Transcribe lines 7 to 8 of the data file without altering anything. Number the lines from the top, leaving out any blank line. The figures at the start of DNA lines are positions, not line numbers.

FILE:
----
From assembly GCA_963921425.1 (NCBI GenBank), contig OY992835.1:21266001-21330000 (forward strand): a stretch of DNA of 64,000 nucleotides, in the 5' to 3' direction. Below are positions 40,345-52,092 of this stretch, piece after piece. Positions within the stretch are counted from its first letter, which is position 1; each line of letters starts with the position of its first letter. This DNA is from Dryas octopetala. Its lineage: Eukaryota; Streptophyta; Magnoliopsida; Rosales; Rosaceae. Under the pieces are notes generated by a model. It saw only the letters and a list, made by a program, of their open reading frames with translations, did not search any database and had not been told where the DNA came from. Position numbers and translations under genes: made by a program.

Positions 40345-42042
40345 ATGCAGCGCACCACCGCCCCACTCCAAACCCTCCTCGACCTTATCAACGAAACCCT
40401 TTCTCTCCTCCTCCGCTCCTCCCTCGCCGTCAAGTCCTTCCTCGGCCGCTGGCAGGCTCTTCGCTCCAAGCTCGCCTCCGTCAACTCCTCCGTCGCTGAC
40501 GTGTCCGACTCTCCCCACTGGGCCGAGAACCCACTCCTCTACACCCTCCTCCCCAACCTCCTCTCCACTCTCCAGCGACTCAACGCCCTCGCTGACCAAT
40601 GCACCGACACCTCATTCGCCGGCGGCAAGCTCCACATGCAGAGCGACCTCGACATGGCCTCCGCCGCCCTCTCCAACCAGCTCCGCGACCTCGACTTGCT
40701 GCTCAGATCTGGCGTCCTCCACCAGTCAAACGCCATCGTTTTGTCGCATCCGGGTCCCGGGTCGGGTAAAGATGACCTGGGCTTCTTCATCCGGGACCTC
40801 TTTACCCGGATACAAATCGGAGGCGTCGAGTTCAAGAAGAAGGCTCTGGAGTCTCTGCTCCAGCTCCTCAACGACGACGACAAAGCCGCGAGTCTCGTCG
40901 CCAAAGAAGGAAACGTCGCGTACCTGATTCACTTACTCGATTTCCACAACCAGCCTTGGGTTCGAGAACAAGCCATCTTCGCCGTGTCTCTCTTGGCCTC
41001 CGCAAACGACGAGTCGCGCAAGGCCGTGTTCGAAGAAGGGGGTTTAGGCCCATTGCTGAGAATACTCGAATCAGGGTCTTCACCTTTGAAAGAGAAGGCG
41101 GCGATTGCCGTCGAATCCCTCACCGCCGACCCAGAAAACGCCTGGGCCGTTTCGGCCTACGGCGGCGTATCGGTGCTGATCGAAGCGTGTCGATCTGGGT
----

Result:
40701 GCTCAGATCTGGCGTCCTCCACCAGTCAAACGCCATCGTTTTGTCGCATCCGGGTCCCGGGTCGGGTAAAGATGACCTGGGCTTCTTCATCCGGGACCTC
40801 TTTACCCGGATACAAATCGGAGGCGTCGAGTTCAAGAAGAAGGCTCTGGAGTCTCTGCTCCAGCTCCTCAACGACGACGACAAAGCCGCGAGTCTCGTCG